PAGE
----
June 14, 2024
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The Simchat Torah Pogrom and the Floodwaters of Noach

When the floodwaters subside, Noach is alone. Just mere weeks before, human civilization was robust and populous, though it had fallen prey to greed, lust and thievery. As the world flooded with crime and injustice, Noach received the order to build an ark with room for no more than eight human passengers, and now they remained the last remnant of the humanity that was, and the forebears of the society yet to come.

Yet Noach, in his careful observance of the instruction he had received, never once considered building another cabin onboard, or handing out life jackets in the town square, and he certainly did nothing to combat the crime wave and moral turpitude that had overtaken the society in which he lived. He followed the rules, kept his head down, and waited it out.

In this week’s Haftorah, Yeshayahu seems to point a finger at Noach for his actions. He calls the flood mei Noach, the floodwaters of Noach. It is as though Noach bears a degree of responsibility for the obliteration of society, as the tzadik biSdom, the righteous individual in a morally bankrupt society, who maintains personal integrity but fails to have any impact on the surrounding community.

What happened on Shabbat-Simchat Torah was nothing less than a pogrom, the largest massacre of Jews in Israel since the Second Temple period and larger than the pogroms of Ukraine (1919) or of Kishinev (1903)—among the largest single events of massacre in all of Jewish history.

In the face of such evil, we will not bear the sin of Noach. We are not staying in our safe rooms, we are not running away from Israel to wait out the storm. Just the opposite—thousands have spared no expense to return home to fight! Our alumnus Elchanan Kalmanson, z”l with his brother and brother-in-law were not conscripted, but ran into Kibbutz Beeri to save dozens of people. Our students, spouses, children and grandchildren are not Noach. We are the children of Avraham, who fought a war in order to free hostages, protect what is good in the world, and eradicate evil. This war is a continuation of the way of Avraham. We are certainly not paralyzed, but mobilized and emboldened to protect ourselves and restore the balance of justice. We are the children of Avraham!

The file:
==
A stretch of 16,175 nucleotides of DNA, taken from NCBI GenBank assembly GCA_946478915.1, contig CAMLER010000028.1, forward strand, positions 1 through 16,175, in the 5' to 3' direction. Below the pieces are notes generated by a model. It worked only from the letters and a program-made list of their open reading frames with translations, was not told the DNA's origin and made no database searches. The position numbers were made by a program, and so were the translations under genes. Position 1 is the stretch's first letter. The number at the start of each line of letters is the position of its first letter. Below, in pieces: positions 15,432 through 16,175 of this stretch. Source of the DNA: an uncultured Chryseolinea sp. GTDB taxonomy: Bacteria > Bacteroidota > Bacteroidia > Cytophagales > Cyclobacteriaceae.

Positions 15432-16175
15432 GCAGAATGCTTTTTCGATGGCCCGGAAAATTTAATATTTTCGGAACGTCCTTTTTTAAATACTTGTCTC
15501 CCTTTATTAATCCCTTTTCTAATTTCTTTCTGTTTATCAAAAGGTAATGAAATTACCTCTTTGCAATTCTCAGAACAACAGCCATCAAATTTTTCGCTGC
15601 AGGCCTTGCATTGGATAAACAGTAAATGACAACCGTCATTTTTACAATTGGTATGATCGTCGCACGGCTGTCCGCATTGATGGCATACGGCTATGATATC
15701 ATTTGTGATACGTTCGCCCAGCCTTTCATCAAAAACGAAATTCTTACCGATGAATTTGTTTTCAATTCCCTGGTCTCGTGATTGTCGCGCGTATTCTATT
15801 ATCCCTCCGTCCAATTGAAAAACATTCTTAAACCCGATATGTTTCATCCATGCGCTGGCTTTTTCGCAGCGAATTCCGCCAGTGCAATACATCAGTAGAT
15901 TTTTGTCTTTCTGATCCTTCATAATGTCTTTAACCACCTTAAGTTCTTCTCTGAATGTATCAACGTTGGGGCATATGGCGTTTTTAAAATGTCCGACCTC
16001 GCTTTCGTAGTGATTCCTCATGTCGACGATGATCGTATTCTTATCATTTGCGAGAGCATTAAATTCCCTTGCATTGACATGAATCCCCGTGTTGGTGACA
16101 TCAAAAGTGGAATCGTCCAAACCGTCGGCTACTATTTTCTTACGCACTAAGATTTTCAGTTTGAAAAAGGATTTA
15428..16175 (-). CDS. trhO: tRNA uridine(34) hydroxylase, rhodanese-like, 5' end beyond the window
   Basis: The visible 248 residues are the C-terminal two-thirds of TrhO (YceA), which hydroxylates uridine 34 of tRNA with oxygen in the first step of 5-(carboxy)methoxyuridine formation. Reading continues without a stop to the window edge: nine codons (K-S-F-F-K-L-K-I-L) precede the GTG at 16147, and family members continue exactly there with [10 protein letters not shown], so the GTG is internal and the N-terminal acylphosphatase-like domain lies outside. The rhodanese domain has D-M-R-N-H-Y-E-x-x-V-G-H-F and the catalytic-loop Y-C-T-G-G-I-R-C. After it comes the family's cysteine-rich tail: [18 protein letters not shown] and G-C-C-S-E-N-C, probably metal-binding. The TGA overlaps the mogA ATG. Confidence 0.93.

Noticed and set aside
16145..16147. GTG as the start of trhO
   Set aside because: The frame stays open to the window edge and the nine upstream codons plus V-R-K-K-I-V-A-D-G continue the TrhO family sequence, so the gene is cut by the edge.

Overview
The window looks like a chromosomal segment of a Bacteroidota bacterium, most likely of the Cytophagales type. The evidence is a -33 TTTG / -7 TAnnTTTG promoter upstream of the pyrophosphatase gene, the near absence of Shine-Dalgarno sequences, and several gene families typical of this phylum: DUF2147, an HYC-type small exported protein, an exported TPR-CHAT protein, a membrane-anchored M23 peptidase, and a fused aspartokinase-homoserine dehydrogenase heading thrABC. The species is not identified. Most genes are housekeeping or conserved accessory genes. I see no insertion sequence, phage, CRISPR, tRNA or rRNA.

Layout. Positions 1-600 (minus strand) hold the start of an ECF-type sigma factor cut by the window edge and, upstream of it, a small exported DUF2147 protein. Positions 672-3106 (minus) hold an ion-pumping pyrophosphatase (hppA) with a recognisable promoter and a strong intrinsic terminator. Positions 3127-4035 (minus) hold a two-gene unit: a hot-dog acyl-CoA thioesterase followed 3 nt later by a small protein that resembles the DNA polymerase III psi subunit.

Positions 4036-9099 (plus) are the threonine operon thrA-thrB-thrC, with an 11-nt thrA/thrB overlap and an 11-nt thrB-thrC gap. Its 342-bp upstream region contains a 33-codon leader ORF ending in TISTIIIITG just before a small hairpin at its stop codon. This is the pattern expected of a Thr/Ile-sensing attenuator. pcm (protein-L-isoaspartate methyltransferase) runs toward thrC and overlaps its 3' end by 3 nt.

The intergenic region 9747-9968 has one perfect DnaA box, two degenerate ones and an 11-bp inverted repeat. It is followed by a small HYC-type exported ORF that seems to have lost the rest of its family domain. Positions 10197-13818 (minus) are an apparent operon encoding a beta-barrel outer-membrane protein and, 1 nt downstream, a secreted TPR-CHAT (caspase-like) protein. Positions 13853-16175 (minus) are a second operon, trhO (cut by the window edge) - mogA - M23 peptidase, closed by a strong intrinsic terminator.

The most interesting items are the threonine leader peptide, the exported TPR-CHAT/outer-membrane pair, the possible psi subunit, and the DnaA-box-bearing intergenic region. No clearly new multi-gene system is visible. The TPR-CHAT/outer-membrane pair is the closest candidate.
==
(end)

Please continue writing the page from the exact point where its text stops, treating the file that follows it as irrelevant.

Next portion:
Avraham’s war to rescue Lot was not a geopolitical opportunity nor was it an expression of hatred of others. Avraham, throughout his lifetime, extends his hands in peace and cooperation to those around him. He cared deeply for the people of Sodom and developed relationships and partnerships with Ephron and Elimelech. Similarly, as the students of Avraham, we wish to believe in the good of the other. But there is a time for peace, and a time for war, and we insist on ensuring our security, ridding society of a modern Amalek, and defending our people and our homeland.

At the funeral of his son, Roey—an alumnus of ours who died after saving many of his friends in the IDF—Yami Weiser noted that his son did not fall in battle, but rather was elevated in battle. His heroic acts and those of all of our soldiers are expressions of valor and commitment to our highest moral ideals.

The floodwaters of Noach are upon us when we allow ourselves to be witness to evil, without doing our part to bring about a change. As Elie Wiesel once stated: “Indifference is the epitome of evil. We must take sides. Neutrality helps the oppressor, never the victim. Silence encourages the tormentor, never the tormented.” It is our obligation not to build arks, but, in the spirit of Avraham, to fight evil and to be lighthouses that will guide our world towards a better tomorrow.


Rabbi Dr. Kenneth Brander is the president and rosh hayeshiva of Ohr Torah Stone, a Modern Orthodox network of 32 educational and social institutions and programs transforming Jewish life, learning and leadership worldwide.

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